The prevalence of anxiety and depression is high in patients with ATTR-CA, particularly among older females, emphasizing the need for increased awareness and evaluation of psychological burden in this population.
There is a comparatively increased prevalence of anxiety and depression among adults with different cardiovascular diseases (CVD) relative to the general population. However, to date, there have been no studies analyzing the prevalence of anxiety and depression in individuals with transthyretin cardiac amyloidosis (ATTR-CA), which is a CVD characterized by the deposition of TTR-derived amyloid in the extracellular space. A study published in the journal Frontiers in Psychology found a high prevalence of depression and anxiety in ATTR-CA patients. Offering psychological support to these patients can help counter the disease burden and enhance their quality of life.
Psychological Burden of Transthyretin Cardiac Amyloidosis
ATTR-CA is associated with pain, discomfort, depression, anxiety, and tiredness. This study evaluated the psychological burden in ATTR-CA patients, since the pathology is linked to impairment in quality of life and physical health and reduced productivity.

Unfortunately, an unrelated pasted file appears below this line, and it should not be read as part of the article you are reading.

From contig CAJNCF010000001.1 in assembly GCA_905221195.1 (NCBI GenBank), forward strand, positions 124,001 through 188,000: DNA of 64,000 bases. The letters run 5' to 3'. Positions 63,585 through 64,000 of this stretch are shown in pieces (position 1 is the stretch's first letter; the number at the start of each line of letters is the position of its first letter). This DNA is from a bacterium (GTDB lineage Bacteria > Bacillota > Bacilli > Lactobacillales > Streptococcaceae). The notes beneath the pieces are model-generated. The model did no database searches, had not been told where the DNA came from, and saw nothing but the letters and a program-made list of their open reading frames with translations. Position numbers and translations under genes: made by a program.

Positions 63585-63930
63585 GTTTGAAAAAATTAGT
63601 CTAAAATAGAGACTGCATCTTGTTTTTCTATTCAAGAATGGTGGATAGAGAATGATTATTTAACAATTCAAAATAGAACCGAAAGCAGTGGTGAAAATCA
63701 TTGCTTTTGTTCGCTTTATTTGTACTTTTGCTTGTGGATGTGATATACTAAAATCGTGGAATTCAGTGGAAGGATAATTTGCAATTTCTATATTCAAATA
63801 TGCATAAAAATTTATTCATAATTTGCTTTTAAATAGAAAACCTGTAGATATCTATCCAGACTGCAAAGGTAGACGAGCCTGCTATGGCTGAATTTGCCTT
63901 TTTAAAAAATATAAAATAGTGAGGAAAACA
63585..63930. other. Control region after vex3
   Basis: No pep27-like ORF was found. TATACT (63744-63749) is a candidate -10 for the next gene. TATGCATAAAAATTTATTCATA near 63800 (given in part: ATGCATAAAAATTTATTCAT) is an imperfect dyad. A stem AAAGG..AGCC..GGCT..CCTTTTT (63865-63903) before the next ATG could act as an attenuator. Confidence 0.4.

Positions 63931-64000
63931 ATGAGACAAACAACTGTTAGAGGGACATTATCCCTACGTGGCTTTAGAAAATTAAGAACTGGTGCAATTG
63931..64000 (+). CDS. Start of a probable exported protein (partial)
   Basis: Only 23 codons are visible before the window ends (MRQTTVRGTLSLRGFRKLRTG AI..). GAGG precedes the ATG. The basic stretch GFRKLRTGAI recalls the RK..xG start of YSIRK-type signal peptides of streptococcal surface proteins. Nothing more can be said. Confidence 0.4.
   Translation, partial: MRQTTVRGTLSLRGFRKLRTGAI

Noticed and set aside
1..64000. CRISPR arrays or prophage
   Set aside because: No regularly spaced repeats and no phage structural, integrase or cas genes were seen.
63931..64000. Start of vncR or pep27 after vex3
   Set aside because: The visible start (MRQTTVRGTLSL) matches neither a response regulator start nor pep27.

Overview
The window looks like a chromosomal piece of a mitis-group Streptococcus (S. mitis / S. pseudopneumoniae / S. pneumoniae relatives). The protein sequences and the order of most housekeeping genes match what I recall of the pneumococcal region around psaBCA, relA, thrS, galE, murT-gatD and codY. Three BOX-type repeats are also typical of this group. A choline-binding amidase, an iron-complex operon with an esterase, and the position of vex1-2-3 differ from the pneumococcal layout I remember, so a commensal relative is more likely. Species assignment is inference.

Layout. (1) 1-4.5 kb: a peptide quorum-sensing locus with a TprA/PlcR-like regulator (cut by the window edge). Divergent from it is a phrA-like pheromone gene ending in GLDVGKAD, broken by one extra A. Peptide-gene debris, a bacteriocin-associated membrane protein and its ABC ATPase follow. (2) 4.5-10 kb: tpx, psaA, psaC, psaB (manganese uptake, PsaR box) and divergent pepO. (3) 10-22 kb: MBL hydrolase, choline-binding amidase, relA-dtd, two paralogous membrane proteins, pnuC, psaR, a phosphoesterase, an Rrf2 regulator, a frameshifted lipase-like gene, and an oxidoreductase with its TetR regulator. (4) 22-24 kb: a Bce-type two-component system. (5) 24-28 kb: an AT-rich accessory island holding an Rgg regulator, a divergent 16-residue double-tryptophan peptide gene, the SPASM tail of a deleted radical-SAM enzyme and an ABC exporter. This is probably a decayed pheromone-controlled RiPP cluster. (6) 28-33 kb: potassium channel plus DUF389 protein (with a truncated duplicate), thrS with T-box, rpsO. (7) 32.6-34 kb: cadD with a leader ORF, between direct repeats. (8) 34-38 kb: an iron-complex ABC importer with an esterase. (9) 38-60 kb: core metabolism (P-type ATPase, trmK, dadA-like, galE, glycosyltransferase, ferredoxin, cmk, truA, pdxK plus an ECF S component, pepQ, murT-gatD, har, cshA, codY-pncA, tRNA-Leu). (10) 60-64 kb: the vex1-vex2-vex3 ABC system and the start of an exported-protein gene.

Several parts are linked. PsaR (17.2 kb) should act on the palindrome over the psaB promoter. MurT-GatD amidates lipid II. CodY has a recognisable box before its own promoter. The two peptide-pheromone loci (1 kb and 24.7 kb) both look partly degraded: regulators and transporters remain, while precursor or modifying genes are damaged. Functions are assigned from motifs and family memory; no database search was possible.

Overall Prevalence of Anxiety and Depression in ATTR-CA Patients
Anxiety and depression were found to be prevalent in patients with ATTR-CA compared to the control group, with 48.6% (n=53) of the patients reporting anxious or depressive symptoms in the clinical range. The prevalence of these symptoms was not greater in the hereditary ATTR (ATTR-v) subgroup patients compared to ATTR-wild type (ATTR-wt) patients.
Age- and Sex-Based Prevalence of Depression and Anxiety
Older ATTR-CA patients, particularly female patients with an advanced disease course, exhibited a greater prevalence of depression and anxiety symptoms. Older and especially female patients are at a greater risk for developing an anxiety disorder.
Female Transthyretin Cardiac Amyloidosis Patients in the Study Population
The low number of female ATTR-CA patients in the study population may influence the generalizability of the study results. Gender constituted a significant predictor for anxiety symptoms, whereas New York Heart Association class and gender were the predictors for depression symptoms.
Association of Clinical and Sociodemographic Risk Factors
There was no significant association between the clinical and sociodemographic risk factors with depression and anxiety symptoms in the clinical range.
This study concluded that there is a dire need for increased awareness and coherent evaluation of anxiety and depression symptoms in ATTR-CA patients.
Smorti, M., Ponti, L., Soffio, F., Argirò, A., Perfetto, F., Zampieri, M., Mazzoni, C., Tomberli, A., Allinovi, M., Di Mario, C., Olivotto, I., & Cappelli, F. (2022). Prevalence of anxiety and depression symptoms in a sample of outpatients with ATTR cardiac amyloidosis. Front Psychol, 13, 1066224. https://doi.org/10.3389/fpsyg.2022.1066224